JCTA to Picket Today

From the Courier-Journal:

The Jefferson County Teachers Association is urging its members to wear red and picket outside school district headquarters Tuesday afternoon ahead of a special meeting the school board is holding to discuss union negotiations.

The Jefferson County Board of Education is meeting at 4 p.m. at the Van Hoose Education Center, 3332 Newburg Road, to “discuss contract negotiation strategies.” Portions of the meeting will be in closed session, as union negotiation strategies are allowed to be discussed behind closed doors. Such meetings are not unusual during union negotiations.

“We’re asking members to attend the special-called meeting to show their concern about getting a fair contract with salaries and benefits,” said JCTA President Brent McKim.

Union leaders are concerned as teacher salary step increases have been frozen pending new contract negotiations.

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JCPS and Teacher Compensation

An analysis of teacher compensation I did for Nashville included Louisville and four other districts. The districts were chosen because they were demographically similar to Nashville.

So, how does Louisville’s teacher compensation stack up to 5 other urban districts with a similar profile?

Here are the numbers:

                                  Start                    10                          20                      TOP

MNPS                     $42,082                $44,536                 $54,800              $55,757

Louisville              $41,756                $53,759                 $69,514                $70,636

Charlotte               $37,946               $46,008                $53,954                $58,525

Austin                     $46,401               $48,837                $55,477                 $70,751

Atlanta                   $44,312               $54,167                 $62,075                 $66,467

Denver                   $38,765              $47,136                 $53,838*

*Denver has a teacher compensation system known as ProComp and the highest step is 13. Teachers in Denver earn the base pay indicated plus are eligible for incentives and base pay increases based on professional development, advanced degrees, and measures of student outcomes.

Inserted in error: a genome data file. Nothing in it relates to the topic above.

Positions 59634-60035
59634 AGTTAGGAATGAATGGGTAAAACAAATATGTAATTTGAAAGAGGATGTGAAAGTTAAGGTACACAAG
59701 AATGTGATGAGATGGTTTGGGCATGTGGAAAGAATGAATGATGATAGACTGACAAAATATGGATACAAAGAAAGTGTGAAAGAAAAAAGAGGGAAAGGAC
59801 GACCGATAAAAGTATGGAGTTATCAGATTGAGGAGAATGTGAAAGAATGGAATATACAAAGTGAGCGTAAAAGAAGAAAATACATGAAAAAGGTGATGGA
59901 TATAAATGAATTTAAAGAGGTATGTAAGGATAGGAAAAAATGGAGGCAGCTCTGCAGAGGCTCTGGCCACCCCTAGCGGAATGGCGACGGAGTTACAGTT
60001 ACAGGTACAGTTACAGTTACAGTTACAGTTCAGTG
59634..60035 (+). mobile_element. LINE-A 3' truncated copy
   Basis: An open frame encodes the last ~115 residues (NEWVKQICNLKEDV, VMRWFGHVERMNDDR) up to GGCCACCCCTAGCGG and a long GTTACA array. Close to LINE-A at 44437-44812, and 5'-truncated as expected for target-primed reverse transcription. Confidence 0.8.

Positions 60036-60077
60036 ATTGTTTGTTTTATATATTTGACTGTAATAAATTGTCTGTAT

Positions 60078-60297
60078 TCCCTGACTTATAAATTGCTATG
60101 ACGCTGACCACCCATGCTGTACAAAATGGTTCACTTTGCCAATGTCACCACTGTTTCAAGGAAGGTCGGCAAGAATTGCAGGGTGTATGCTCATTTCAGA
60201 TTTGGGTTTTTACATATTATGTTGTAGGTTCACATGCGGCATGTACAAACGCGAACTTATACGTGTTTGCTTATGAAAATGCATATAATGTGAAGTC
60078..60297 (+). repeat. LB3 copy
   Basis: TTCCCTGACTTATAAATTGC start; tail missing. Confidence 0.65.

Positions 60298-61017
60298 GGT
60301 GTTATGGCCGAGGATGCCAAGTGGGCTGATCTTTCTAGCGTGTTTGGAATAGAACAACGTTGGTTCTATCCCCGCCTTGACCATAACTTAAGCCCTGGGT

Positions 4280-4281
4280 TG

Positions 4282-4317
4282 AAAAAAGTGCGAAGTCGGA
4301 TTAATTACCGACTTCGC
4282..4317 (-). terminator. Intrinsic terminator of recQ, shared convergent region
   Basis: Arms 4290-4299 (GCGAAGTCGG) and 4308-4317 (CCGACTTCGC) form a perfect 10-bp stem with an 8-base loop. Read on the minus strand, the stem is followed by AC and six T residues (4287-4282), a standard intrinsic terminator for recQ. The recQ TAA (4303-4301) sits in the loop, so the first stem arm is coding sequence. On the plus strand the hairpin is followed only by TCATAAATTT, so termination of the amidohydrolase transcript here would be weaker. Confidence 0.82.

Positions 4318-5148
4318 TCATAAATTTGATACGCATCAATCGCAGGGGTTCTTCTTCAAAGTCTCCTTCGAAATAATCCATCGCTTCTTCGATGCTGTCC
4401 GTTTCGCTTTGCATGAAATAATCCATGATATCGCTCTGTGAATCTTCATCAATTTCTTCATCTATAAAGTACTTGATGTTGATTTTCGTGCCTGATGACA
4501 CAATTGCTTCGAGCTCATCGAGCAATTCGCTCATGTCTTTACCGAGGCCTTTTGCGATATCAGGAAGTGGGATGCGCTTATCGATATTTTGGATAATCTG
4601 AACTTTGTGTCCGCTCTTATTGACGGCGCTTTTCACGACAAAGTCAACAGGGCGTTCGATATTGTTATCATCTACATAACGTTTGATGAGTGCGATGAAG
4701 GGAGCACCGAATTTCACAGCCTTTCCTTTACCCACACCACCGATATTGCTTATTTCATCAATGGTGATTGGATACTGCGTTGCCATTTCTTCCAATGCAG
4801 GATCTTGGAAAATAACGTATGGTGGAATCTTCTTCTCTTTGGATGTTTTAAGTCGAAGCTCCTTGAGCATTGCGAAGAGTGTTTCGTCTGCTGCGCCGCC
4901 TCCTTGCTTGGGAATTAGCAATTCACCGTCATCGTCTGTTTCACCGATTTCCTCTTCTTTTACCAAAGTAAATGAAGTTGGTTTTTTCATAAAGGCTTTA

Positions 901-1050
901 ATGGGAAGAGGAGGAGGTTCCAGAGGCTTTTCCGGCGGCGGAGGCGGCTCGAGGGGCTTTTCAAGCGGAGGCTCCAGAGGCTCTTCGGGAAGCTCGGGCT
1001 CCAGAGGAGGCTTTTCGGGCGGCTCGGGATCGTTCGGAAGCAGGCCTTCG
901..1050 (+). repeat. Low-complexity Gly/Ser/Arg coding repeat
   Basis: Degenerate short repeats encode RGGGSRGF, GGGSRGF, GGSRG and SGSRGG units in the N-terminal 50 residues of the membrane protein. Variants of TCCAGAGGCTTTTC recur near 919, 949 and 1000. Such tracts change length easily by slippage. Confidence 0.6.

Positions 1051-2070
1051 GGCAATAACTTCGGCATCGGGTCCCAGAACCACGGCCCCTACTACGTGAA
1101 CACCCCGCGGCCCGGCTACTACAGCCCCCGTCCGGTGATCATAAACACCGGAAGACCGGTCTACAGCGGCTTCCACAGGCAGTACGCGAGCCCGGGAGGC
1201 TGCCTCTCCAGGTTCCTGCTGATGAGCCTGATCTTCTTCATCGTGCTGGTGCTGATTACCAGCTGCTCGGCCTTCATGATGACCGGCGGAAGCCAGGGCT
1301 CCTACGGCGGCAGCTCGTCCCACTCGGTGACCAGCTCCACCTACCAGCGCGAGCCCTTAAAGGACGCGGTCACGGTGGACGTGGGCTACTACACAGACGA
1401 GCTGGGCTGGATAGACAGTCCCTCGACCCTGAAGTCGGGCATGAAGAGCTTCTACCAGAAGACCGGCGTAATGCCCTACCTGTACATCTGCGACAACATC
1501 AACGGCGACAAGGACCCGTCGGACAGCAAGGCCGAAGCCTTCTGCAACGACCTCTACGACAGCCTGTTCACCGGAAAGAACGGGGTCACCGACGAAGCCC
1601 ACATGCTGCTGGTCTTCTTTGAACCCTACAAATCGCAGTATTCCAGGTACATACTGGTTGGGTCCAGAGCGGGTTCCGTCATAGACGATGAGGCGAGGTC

Based on these numbers, Louisville offers competitive starting pay and long-term earnings there are among the best — outpacing even the much-larger city of Atlanta.

A more comprehensive analysis might include additional cities and factors such as cost of living. Of course, the cost to live in Louisville is less than Atlanta or Denver — but including cities such as Memphis, Indianapolis, and Columbus might yield even more useful information.

That said, JCPS appears to be doing well by its teachers in terms of pay.

For more on education politics and policy in Kentucky, follow @KYEdReport

 

Professional Development: Accepted and Expected

This article was submitted by Hope Street Group Fellows Kip Hottman and Angela Baker. Baker teaches English/Language Arts and Journalism in Berea Community Schools. Read her full bio. Hottman is a Spanish teacher at Oldham County High School. Read his full bio.

Kentucky Education Report continues to seek submissions from teachers who wish to comment on education policy in Kentucky.

This year Kentucky joined many states throughout the U.S. in implementing a more comprehensive teacher evaluation program. Kentucky teachers have been piloting the new Professional Growth and Effectiveness System (PGES) for the last two years, but this year full implementation is occurring, with full accountability being postponed until the 2015-2016 school year.

Across the nation many teachers are taking part in initiatives that integrate and embed professional learning within the teacher evaluation. While professional development has been part of teachers’ ongoing training throughout schools for years, school administrators and local decision making councils are currently looking at how to improve individual teacher’s skills. PGES will allow individual teachers to tailor their professional learning to their needs rather than enduring school-wide professional development that most likely does not match their individual areas of improvement. At the heart of the decision making about a teacher’s effectiveness is data; data about his or her students (such as summative test scores and daily, formative academic gains), classroom observations and teacher reflection. With information from multiple measures, teachers, through collaboration with the administrator, are able to create student-centered goals and increasingly intentional plans to improve their effectiveness.